There was nothing for it but to 'watch' the game on live updates on BBC and the Guardian's website, although news of Liverpool's first goal was shared first on Facebook.

I started to wonder if I could get to a pub for the glorious second half. That's when things went slightly pear shaped and Sevilla scored three goals. Even with 10 minutes to go, I half expected a trademark Liverpool escape act.

Then a funny thing happened. Nothing happened.

I felt gutted but at least  had not broken out of jail to watch a fiasco. At some time in the night, I checked my phone and read an Egypt Air jet had disappeared. I started to imagine all those families waiting at the airport for a plane that would never land. it put my footie emptiness firmly into perspective.

Friday, May 13, 2016

My Video Blog Debut

It's hard to believe that in all the six years or so that this blog has been going, I am yet to publish a video blog even though those around me are doing it left, right and center.

So here's me making up for it. This video was taken at my kitchen table and it lasts just over a minute. About 20 seconds of prep went into it. If you are looking for words of wisdom, forget it. Still this does seem to be the way the world is going.

If Samuel Pepys were to be walking around with his famous diary today we'd accuse him of being a pompous old windbag.


Instead of waiting for Dickens' next installment, we'd be 'shove it up on YouTube mate.'

I have shot videos for media companies and anyone else who might be prepared to pay me a pittance for some time now. However, I try not to star in them. This one was taken on my iPhone and YouTube wants to do the shaky reduction on it. . All of which makes me wonder whatever happened to Shakin' Stevens and if he suddenly died would anyone notice. He could be dead already - we might not know. I digress.

I also forgot to do the horizontal thing. There's always next time, right.

Well the video was such fun, it was rapidly followed with Date With Dr. Diaper. This may seem like an irreverant chat, but it's actually a conceptual art project....




Thursday, May 5, 2016

On Upnor High Street

Walking down that cobbled street, I started to wonder if I had become a cliche of that kind of American who cherishes the historic. What was Upnor High Street in the grand scheme of things? Little more than an obscure lane leading down to the Medway - a couple of old pubs and some homes clad in traditional Kent weatherboarding. The Old Post Office was just that. The days when letters were sorted here were lost in antiquity. We posed for a picture. We put it on Instagram. We moved on.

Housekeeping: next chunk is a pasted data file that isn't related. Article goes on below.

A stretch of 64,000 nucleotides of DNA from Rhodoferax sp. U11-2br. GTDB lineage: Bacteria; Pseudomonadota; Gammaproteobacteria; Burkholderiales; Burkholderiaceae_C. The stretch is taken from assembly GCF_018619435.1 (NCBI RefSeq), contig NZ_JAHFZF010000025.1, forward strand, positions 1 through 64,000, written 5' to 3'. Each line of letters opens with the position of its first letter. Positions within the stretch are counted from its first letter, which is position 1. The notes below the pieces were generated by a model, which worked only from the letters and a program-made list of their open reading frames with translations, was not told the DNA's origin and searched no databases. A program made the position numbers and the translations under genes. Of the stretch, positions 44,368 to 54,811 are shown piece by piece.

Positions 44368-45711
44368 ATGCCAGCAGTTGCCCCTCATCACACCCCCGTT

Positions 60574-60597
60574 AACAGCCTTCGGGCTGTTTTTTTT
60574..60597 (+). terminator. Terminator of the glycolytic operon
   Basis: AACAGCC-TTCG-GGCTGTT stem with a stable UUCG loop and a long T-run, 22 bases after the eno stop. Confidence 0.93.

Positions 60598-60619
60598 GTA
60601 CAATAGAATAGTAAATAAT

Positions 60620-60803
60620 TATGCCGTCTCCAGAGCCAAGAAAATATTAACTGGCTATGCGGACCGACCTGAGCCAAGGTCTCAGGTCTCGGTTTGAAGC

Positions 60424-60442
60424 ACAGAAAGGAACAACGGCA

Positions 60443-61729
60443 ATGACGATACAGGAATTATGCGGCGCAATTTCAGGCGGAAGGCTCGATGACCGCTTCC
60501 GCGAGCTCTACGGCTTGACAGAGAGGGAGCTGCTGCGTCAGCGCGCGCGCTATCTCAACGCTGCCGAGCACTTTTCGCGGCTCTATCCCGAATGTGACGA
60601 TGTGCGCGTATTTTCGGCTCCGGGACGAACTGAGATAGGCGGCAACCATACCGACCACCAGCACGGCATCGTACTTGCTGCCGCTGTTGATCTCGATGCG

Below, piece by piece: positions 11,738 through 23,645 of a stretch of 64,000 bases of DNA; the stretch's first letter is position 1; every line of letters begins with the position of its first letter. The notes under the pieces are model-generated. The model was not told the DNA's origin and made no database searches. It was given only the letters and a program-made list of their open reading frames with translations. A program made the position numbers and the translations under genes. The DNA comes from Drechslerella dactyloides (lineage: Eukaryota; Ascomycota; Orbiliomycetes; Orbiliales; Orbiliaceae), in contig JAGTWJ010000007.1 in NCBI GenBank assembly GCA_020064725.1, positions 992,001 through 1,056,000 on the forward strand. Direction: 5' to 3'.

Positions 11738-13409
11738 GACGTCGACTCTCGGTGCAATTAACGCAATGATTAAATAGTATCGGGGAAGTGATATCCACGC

There was a smart model of a sloop beyond a crumbling window sill. Daffodils were pushing their way out of the earth in the boxes set out in the shady areas beneath the buildings and we could hear subdued laughter from a pub garden, although it was cold to be outside on that April day, cold but stimulating for the spirits. If you listened carefully maybe you would hear the shoots pushing up through the thin soil.

Upnor seemed like a strange place for a family get together. It also seemed as good a place as any. The street was unremarkable compared to Rye, Stamford, Lavenham, Shaftsbury or a host of other places. It only merits a few lines on Wikipedia and its castle is understated. Even so there was a temptation to don a pair of bright green flannel golfing pants and a pair of white sneakers and yell out "Gee this is so quaint."



What do you expect when your leisure hours are haunted by too many strip malls, too much concrete. Functional is ugly but it is the utilitarian future. What use have we for cobbles anymore? The old sea captain's sloop will rot with the windows. The castle will be shunned and its curtain walls quietly closed off from visitors. It had been five long years since I have been back to Britain and the few days I was there opened and closed and now it's as if I never visited.

But there's something reassuring about finding things the way they are. The old people. Still there for now but just older. The same strange but reassuringly familiar oddities. The same family units, intact and at odds with the fragmented ones I have grown used to. I walked slowly down the high street. I breathed in the thin spring air and the fragile flowers and graceful windows and castle towers. And I wanted to hold onto a slice of it, to bottle it up and take it away with me like the most crass of American collectors.